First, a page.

Referring to the drawings, the housing I4, which may be of any suitable material, such as sheet metal for example, is shown in Fig. 1 with the clock face or graduated dial I6 on its forward upper portion bearing the integers or indicia one through twelve. An indicator or pointer is keyed to a shaft I9, 1iig. 3, which extends forwardly through and is journaled in the front wall of the housing I4 for pivotal movement concentrically with the dial I6. As will be apparent hereinafter, the indicator I8 may be turned clockwise for selectively indexing with the integers of the dial I6 by means of the knurled knob secured to the forward end of the shaft I9. The forward wall of the housing I4 also provides the elongate graduated windows 22a, 22h, 22o, which conform generally to the arcuate display chute 24 and are provided to permit ready visual determination of the quantity of counters 26 therein. The latter preferably comprise twelve colored marbles of uniform size and corresponding to the twelve integers of the graduated dial I6, although cylindrical rollers or comparatively frictionless gliders adapted to move by gravity within the chute 24 toward the lower end thereof may be utilized if desired.
The chute 24 comprises a channel of U-shaped cross section having its open side in communication with the windows 22a, 22h, 22e and being secured by means of the tabs 25 to the inside of the forward housing wall to complete an elongate conduit adapted to receive and holdthe twelve counters 26 therein in linear alignment. The graduations for the windows 22a, 22h, 22o are numbered one through twelve, starting from the lower end of the chute 24, and are spaced in accordance with the diameter of the individual counters 26 to permit an instant visual determination of the quantity of counters within the display chute 24 at any time. that the size of the counters 26 prevents their passage through the windows 22a, 221), 22o.
The upper inlet opening 28 of the display chute 24 is disposed directly below the discharge opening 36 of a primary container 32 for the 'twelve counters 26 and comprises a curved channel of U-shaped cross section secured by the tabs 34 to the inside of the forward face of the housing I4. Counters 26 within the container 32 may readily fall by gravity into the chute 24 in accordance with the operation of a detent mechanism described in detail below.
As indicated in Fig. 3, the counters 26 are releasably retained within the container 32 by the escapement finger 36 of a sheet metal stamping 38 which is pivotally secured by a pivot pin 49 to a boss 42. I1`he latter is secured to the outer side of the container 32. A torsion spring 44 having its opposed ends engaged under tension with the outside of the container 32 and an edge of the stamping 38 is provided around the pin for resiliently urging the stamping 38 pivotally clockwise, Fig. 2. Thus the escapement finger 36 is normally held against the base of the arcuate slot 45 therefor within the container 32 so It is to be observed 4 as to prevent passage of the counters 26 into the chute 24.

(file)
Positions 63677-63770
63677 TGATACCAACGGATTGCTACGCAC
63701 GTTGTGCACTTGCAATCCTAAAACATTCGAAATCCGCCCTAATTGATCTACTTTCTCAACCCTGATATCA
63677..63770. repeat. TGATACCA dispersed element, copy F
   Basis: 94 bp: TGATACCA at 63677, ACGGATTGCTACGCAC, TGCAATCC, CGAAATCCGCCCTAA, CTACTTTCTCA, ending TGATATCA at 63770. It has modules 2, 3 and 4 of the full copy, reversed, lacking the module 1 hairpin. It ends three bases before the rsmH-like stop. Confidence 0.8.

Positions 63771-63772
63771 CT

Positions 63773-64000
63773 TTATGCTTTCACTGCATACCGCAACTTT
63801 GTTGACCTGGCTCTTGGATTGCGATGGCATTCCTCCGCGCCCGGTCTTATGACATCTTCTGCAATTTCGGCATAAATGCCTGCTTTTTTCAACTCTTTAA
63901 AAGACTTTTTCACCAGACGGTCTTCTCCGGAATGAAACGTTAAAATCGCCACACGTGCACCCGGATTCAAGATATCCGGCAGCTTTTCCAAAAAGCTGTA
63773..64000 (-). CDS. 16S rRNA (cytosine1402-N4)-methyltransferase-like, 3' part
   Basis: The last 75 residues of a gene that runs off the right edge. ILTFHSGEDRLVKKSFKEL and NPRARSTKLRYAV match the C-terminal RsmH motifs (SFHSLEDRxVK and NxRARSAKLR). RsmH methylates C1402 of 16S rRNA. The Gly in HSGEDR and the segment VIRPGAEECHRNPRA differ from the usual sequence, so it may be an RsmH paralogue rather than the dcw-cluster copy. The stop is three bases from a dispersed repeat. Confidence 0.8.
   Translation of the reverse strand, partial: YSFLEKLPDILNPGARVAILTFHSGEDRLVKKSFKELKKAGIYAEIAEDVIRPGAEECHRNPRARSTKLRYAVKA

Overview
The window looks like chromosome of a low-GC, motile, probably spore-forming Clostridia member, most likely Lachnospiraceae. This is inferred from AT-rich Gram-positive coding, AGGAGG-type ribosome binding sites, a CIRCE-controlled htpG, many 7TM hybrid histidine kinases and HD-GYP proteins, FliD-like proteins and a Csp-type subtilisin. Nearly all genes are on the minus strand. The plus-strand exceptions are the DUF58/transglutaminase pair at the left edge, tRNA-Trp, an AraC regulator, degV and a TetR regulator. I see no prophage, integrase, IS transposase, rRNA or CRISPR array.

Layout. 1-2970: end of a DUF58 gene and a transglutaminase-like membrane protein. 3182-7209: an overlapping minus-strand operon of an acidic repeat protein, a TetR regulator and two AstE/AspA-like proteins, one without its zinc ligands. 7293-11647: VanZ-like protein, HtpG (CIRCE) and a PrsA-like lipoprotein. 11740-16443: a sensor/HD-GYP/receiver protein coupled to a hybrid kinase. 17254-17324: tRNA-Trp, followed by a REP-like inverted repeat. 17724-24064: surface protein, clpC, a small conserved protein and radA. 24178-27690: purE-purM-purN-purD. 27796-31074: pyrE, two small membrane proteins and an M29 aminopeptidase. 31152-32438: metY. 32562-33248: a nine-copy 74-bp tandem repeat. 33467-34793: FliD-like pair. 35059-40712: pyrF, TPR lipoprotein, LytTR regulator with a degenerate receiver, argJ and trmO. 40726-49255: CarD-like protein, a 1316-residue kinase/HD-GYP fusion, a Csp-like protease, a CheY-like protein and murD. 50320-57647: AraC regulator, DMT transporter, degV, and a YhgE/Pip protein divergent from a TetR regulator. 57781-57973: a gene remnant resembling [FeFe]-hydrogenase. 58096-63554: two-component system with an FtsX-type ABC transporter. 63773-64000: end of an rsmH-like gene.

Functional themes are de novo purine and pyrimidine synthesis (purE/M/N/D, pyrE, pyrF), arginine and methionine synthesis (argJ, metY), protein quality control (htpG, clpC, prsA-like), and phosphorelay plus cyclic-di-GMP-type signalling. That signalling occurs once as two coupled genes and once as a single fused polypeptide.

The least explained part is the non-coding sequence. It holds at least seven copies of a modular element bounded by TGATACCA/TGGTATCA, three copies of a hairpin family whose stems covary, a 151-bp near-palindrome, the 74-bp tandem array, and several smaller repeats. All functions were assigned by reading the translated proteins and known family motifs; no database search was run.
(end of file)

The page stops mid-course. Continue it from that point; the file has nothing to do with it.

The stamping 38 is pivotally moved counterclockwise, Fig. 2, by the projecting nib 46 of the lower leg 48 of the dog-leg operating lever 50. The latter is pivotally mounted on the shaft I9 and extends upward through the movement limiting slot 52 provided therefor within the side wall of the housing I4. A torsion spring 53 around the shaft I9 has its ends operatively engaged under tension with the side of the container 32 and the lever 50 for resiliently urging the latter upward in the slot 52.
Upon downward pivotal movement of the lever 59, the lower nib 46 is pivoted upward to engage the projection 54 of the stamping 38, thereby pivotally raising the finger 36 into the upper portion of the container 32 above the adjacent counter 26 to permit passage of the latter into the chute 24. Simultaneously the detent finger 55 of the stamping 38 is raised within the arcuate slot 53 of the container 32 directly forward of the second counter 26 to retain the latter within the container 32. Upon the return upward movement of the operating lever 50, the stamping 38 is permitted to return to its lowered position. Positive return of the escapement finger 36 and detent finger 55 is assured by the projecting nib 51 of the leg 48, acting in opposition to the nib 46 so as to engage the projection 54 and pivotally move the latter to its lowered position.
In Fig. 2, the detent mechanism is shown in its initial or zero position whereat a locking pawl 58 is engaged with the rearward projecting pin Sii of the lever 5U so as to prevent downward pivotal actuation thereof. The pawl 58 is resiliently held in its locking position by a coil spring 62, secured between the pawl y5B and the rearward offset portion of a locking lever 64. The shoulder joining the two offset portions of the lever 64 serves as a stop to limit the pivotal movement of the pawl 58 toward the lever 64. Both the pawl 58 and the lever 64 are pivotally connected by the pin 66 to the upper portion of a vertical brace ST which is secured by the two rivets 68 to the back side of the container 32, Fig. 3.